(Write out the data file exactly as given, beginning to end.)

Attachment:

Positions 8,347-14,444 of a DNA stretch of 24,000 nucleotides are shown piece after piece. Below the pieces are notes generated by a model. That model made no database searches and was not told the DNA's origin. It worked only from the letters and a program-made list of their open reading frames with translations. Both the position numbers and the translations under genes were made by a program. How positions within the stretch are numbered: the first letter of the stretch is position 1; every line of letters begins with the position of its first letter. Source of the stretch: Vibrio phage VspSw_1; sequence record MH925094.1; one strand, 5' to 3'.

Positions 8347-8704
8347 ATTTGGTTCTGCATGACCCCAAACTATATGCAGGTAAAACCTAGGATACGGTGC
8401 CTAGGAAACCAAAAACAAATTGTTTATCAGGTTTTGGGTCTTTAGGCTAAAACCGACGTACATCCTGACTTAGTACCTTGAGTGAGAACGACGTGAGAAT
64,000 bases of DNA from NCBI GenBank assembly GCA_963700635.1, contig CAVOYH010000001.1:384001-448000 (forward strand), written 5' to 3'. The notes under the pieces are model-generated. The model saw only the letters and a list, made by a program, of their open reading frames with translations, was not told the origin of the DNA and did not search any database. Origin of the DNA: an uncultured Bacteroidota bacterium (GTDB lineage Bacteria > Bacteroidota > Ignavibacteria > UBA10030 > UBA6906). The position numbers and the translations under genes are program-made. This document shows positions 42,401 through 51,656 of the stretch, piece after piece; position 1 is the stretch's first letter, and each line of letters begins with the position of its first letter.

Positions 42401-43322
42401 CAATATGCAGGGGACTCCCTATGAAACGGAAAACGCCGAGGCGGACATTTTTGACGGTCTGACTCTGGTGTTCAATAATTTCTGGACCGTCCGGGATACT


Positions 8,347-14,444 of a DNA stretch of 24,000 nucleotides are shown piece after piece. Below the pieces are notes generated by a model. That model made no database searches and was not told the DNA's origin. It worked only from the letters and a program-made list of their open reading frames with translations. Both the position numbers and the translations under genes were made by a program. How positions within the stretch are numbered: the first letter of the stretch is position 1; every line of letters begins with the position of its first letter. Source of the stretch: Vibrio phage VspSw_1; sequence record MH925094.1; one strand, 5' to 3'.

Positions 8347-8704
8347 ATTTGGTTCTGCATGACCCCAAACTATATGCAGGTAAAACCTAGGATACGGTGC
8401 CTAGGAAACCAAAAACAAATTGTTTATCAGGTTTTGGGTCTTTAGGCTAAAACCGACGTACATCCTGACTTAGTACCTTGAGTGAGAACGACGTGAGAAT
64,000 bases of DNA from NCBI GenBank assembly GCA_963700635.1, contig CAVOYH010000001.1:384001-448000 (forward strand), written 5' to 3'. The notes under the pieces are model-generated. The model saw only the letters and a list, made by a program, of their open reading frames with translations, was not told the origin of the DNA and did not search any database. Origin of the DNA: an uncultured Bacteroidota bacterium (GTDB lineage Bacteria > Bacteroidota > Ignavibacteria > UBA10030 > UBA6906). The position numbers and the translations under genes are program-made. This document shows positions 42,401 through 51,656 of the stretch, piece after piece; position 1 is the stretch's first letter, and each line of letters begins with the position of its first letter.

Positions 42401-43322
42401 CAATATGCAGGGGACTCCCTATGAAACGGAAAACGCCGAGGCGGACATTTTTGACGGTCTGACTCTGGTGTTCAATAATTTCTGGACCGTCCGGGATACT